Munis hit hard on short end, damage felt along curve

Bonds

Municipals were hit hard Thursday with up to nine basis point cuts on the short end, but the damage was felt across the curve. U.S. Treasury yields rose while equities rallied in another see-saw day for markets.

Trading was weaker out of the gates, with large blocks of high-grades changing hands at higher yields.

Long municipal to UST ratios hit above 100%. The muni to UST ratios were at 79% in five years, 91% in 10-years and 100% in 30, according to Refinitiv MMD’s 3 p.m. read. ICE Data Services had the five at 77%, the 10 at 93% and the 30 at 101% at 4 p.m.

Refinitiv MMD noted ratios were well above 100% from the time COVID hit in March 2020 and they stayed above 100% into August with one week clocking in under 100% that month. On Nov. 6, 2020, they went to 97.68% from 101.95% the previous day and stayed below 100% until Thursday.

Municipals simply cannot ignore rising U.S. Treasuries, which are directly correlated to the Federal Reserve’s actions and comments from the Fed chair. Mixed in with the war in Ukraine, global supply chain issues and the resulting inflation that has come with all of it has roiled markets, municipals included.

“There is still outsized volatility and liquidity challenges that lie ahead, but maybe more extended relief is not too far off,” said Jeff Lipton, managing director of credit research at Oppenheimer Inc. “Muni yield movements are closely following the volatility very much on display in the Treasury market and it would likely take a tempering of such volatility and/or a more compelling technical muni backdrop to catalyze enduring market conviction with sustained outperformance.”

Outflows continued in the latest week, with Refinitiv Lipper reporting $1.503 billion leaving municipal bond mutual funds, following outflows of $2.136 billion in the previous week.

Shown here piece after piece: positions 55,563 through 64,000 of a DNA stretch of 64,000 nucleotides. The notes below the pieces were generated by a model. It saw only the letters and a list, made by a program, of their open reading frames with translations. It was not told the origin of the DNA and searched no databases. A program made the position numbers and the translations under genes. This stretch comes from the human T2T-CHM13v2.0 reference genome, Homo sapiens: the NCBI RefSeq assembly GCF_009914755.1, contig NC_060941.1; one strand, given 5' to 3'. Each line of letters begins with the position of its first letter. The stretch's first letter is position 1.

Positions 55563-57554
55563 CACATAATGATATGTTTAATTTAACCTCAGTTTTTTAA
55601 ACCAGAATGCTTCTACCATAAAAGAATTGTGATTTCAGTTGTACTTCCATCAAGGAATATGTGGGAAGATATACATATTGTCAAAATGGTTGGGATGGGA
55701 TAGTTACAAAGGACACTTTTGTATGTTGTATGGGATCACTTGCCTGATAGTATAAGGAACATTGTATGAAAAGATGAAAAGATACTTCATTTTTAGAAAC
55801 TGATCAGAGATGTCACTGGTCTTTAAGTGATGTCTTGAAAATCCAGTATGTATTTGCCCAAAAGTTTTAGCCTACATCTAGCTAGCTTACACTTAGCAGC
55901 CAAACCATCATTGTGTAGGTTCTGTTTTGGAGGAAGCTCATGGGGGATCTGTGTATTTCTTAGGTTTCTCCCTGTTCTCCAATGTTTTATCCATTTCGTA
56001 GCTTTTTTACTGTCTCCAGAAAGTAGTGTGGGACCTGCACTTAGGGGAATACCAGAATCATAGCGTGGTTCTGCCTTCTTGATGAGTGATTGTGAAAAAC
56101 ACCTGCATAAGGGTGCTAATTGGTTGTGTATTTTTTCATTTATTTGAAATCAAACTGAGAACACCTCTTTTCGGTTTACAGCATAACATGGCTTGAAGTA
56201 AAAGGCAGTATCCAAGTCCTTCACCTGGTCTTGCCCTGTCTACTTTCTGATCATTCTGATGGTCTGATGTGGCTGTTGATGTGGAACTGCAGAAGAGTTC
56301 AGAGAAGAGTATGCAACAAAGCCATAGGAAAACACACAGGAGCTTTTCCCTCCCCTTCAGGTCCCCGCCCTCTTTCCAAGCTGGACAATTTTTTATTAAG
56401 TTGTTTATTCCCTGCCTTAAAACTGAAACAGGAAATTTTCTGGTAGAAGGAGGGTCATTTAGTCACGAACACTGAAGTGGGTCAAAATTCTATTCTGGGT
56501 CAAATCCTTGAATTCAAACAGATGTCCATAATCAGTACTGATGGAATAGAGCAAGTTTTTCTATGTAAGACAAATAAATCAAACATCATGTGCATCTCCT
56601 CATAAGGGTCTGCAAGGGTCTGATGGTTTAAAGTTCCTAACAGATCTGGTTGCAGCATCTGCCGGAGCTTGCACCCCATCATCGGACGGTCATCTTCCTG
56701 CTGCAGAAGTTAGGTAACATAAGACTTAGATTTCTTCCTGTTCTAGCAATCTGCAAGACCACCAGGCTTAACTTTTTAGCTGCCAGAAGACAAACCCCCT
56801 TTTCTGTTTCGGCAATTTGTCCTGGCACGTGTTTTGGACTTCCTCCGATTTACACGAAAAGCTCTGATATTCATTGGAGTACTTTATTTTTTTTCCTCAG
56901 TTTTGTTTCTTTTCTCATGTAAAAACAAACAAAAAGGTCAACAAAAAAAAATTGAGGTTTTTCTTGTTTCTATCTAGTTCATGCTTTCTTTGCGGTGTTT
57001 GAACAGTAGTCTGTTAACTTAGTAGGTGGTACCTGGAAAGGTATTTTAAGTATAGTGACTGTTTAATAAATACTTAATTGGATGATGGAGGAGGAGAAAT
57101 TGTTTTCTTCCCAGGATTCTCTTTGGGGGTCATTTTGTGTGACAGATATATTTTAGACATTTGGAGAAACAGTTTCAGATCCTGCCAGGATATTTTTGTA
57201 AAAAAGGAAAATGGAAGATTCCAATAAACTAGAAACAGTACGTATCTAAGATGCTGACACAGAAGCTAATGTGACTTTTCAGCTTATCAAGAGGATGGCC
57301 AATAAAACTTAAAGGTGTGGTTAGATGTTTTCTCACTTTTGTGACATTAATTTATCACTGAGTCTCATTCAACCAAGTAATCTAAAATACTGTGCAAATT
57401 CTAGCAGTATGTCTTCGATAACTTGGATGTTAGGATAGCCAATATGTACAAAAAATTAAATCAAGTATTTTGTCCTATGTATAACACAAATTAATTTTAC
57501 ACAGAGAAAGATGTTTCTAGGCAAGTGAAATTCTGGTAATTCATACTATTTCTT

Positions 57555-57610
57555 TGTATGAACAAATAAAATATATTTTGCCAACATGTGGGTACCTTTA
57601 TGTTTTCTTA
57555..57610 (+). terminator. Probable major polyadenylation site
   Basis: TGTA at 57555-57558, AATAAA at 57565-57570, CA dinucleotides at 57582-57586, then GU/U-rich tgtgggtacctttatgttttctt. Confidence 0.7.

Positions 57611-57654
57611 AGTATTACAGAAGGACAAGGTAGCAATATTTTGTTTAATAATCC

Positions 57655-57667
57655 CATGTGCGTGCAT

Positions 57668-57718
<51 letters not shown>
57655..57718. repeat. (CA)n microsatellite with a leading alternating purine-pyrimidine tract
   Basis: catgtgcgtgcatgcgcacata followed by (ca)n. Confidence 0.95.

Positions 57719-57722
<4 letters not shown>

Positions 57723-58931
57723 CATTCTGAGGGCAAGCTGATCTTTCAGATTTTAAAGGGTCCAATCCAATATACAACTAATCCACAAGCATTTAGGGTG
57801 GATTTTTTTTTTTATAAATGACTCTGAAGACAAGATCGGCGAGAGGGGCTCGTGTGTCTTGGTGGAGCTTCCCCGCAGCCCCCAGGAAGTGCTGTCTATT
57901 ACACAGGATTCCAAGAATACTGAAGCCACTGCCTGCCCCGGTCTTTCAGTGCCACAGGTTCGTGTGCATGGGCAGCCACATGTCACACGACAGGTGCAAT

Exchange-traded muni funds reported inflows of $126.536 million after inflows of $267.855 million the previous week while high-yield saw inflows to the tune of $10.501 million after $569.430 million the week prior.

Continued weakness in the municipal bond market Thursday kept skittish investors on the sidelines worrying about everything from market volatility to rising rates and recession, according to John Farawell, head of municipal trading at Roosevelt & Cross.

“Muni wise, a lot of investors are shell-shocked today because we are off another five basis points,” he said, as the continual weakness sparked increased nervousness.

Although higher absolute yields and improving percentages have brought a lot of retail investors, banks and insurance companies back into the municipal market, they would rather see some more daily stability of rates than weakness, he said.

“Seeing continual weakness in municipal bonds makes a lot of people nervous,” Farawell said. “They like to see a more stable market and like to see a bottom. They are hesitant to jump into the market when they see the constant weakness and the market dropping every day.”

“We have seen major adjustments since the beginning of the year, so that’s quite an adjustment and people are not used to seeing this type of unusual situation,” he said.

Investors are watching the Fed, Farawell said, and worry about the future of the market.

“People are concerned after this if we are going to be in a recession and looking at a tightening curve,” he said.

“There is a lot of nervousness right now because rates seems to go up every day,” Farawell said.

“The absolute yields have brought back retail, banks, and insurance companies due to the rise in rates, but they like to see steadiness and don’t like to see it getting cheaper everyday,” he added.

Per Refinitiv Lipper data, municipal mutual fund flows have been negative for six weeks. However, Oppenheimer’s Lipton expects a period of inflows on the horizon, albeit the duration will be determined by UST market volatility, geopolitical concerns and general investor sentiment against a hawkish monetary policy wall.

“Since the beginning of the year, we have remained steadfast in our assessment of the muni asset class in terms of its continued ability to deliver predictable tax-exempt cash flow amid a backdrop of resilient credit quality,” he said.

The Fed took the first step toward tightening its benchmark rate, while interest rates are low, which will be in place even after the central bank completes its tightening sequence. Lipton said the futures market expects the rate hiking cycle to end next year and a new easing cycle to begin in 2024.

“All of this is telling us that we are not embarking on a protracted course of significantly higher interest rates. But past performance is no guarantee of future results,” Lipton said. “Thus, past Fed tightening cycles should not be a determinant of municipal yield behavior during the current Fed rate hike sequence.”